Year after year, when the Cauvery water issue rears its ugly head, I wonder, are we one country only when it comes to cricket or Pakistani terrorism? Where’s our famous unity in diversity? My husband, born to Keralite parents, grew up in Bangalore. His parental home and memories are of old Bangalore. We moved to the Nilgiris decades ago. I had a Kannada-speaking grandfather and a Tamil great grandmother. With a foot in each state, its easier to view all arguments in a more balanced, less partisan manner. Additionally, we’ve been connected to farmers and farming in both states for decades too.
Is it really about water? The farmers of Karnataka and Tamil Nadu are both far more civilised about the entire issue, and its resolution, than the media gives them credit for. We listened to farmers in Mandya district, apparently the epicentre of the farmers’ agitation. We left Bangalore at 7 am hoping to avoid the really strident protesters. Approaching Mandya town on the Bengaluru-Mysuru highway, the police had created a diversion, preventing people from driving through the main street of Mandya town. It was only 8:30 am, but there was already a decided buzz. Groups of people huddled together talking about what could happen, exchanging news. But, the familiar weather-beaten farmers’ faces were friendly and helpful. My husband and son, both fluent in village Kannada, chatted with them, making general enquiries about the situation in general, apart from asking advice about the best way to get to Mysuru. My husband, who farmed corn, ragi and watermelons, among other things decades ago, always bonds with farmers. The empathy is almost tangible, the farmers respond instantly.
“Farmers everywhere need water. Karnataka or Tamil Nadu. But what can we or the government or anybody do if the gods do not give us water? Will the strikes and violence give farmers more water? If we get more in Karnataka, then our brothers in Tamil Nadu will get less and vice versa. Somehow we have to share. But this is not the way,” said one village elder, pointing to the ashes of a coconut tree that lay across the road. It had been set ablaze the previous day. His weather-beaten face spoke of decades of hard work, in his fields, among his crops in the hot sun. “Of course we want a solution to our water problem but will burning trees in villages or burning buses in the city help us in any way? Can violence help anyone?” another farmer asked in apparent disgust.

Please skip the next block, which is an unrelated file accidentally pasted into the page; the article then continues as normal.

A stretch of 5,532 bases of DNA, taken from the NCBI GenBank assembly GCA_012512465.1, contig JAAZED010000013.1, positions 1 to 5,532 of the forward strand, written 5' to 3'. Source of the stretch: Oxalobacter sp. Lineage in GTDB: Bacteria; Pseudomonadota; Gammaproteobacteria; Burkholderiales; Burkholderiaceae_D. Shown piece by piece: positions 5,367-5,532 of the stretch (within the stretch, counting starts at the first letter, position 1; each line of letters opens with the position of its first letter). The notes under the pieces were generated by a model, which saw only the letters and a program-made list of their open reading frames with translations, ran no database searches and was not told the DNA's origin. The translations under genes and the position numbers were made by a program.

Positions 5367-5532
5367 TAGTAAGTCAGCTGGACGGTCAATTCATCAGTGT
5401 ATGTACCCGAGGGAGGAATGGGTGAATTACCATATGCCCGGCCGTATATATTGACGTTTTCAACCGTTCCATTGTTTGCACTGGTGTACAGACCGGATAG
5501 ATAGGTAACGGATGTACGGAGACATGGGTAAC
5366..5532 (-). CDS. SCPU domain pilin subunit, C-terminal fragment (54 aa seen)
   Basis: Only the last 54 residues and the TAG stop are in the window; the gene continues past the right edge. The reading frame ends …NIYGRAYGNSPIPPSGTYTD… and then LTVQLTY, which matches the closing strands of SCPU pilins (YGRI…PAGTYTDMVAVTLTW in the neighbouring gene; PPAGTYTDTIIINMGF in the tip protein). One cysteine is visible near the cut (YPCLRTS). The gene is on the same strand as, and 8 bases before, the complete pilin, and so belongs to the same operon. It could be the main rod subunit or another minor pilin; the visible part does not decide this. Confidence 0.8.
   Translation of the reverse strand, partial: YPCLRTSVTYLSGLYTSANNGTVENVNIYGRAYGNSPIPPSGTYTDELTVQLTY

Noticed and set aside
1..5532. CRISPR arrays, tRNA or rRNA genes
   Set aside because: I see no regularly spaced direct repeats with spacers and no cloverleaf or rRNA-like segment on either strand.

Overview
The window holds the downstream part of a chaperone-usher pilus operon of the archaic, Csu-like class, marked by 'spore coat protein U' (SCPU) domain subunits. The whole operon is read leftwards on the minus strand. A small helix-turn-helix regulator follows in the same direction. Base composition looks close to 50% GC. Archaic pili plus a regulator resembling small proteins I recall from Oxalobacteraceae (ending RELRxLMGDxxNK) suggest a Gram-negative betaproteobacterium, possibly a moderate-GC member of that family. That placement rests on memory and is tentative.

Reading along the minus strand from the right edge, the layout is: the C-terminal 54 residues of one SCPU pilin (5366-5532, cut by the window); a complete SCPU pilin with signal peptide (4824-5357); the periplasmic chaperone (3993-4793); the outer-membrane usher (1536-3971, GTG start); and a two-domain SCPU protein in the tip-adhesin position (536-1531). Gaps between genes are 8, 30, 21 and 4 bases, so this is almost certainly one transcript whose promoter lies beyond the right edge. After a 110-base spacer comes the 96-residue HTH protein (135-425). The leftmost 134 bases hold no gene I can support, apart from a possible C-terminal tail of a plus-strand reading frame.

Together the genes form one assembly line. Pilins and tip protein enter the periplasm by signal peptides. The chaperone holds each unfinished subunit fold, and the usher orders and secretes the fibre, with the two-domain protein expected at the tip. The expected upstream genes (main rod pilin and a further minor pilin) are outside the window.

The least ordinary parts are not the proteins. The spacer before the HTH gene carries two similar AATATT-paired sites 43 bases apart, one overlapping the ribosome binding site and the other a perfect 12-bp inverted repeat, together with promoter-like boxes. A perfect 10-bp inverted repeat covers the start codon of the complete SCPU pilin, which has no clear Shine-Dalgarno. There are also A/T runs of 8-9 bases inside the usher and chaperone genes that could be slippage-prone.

Though the farmers we met were stoic and philosophical and quite distanced from the more violent agitations there is no doubt that most are agitated – and quite distressed. In days gone by, they depended on the rain for their agriculture and a failure of the monsoon was an issue to be taken up with the rain gods, not with their neighbouring state farmers. With the shift to irrigated agriculture, water from the Cauvery became the lifeline of the farmers of this and other areas. And a failed monsoon suddenly became a more political issue. Out of the hands of farmers and their gods into the hands of politicians, the government and even the courts. So of course they are agitated but definitely not to the point of burning buses and other mindless violence.
I spoke to Professor Basavaraj of the Karnataka Raita Sangha. “The Supreme Court judgement is unreasonable and so obviously there is an emotional reaction from the people of Karnataka. We have not got enough water for drinking and the SC wants to provide water for a samba(second ) crop for Tamil Nadu. Of course, hooligans not farmers took advantage of the protests and burnt buses and vandalised shops. The lumpen elements always do that,” he said.
“In the old days we grew more ragi and traditional crops than rice, didn’t we?”, I asked. “Yes”, he replied. “In the old days our people ate rice only for Ugadi and the Gouri-Ganesha festivals. But the poor farmer who eats only ragi is treated as socially inferior, looked down on by the more affluent rice eaters. So he too wants to move up the social ladder by growing rice.”
The entire question of crops and following sustainable agricultural practices is complicated and contentious. Books have been written on it.
Clearly there is more to the agitations than what the mainstream media portrays. Farmers are certainly agitated, but most observers could see that the more violent protests were engineered by mostly unemployed, disgruntled young men, with obvious political aspirations. Thousands of online videos and pictures show quite clearly, that the mobs going berserk in Bengaluru were of the rent-a-crowd variety. Something akin to a football mob gone crazy.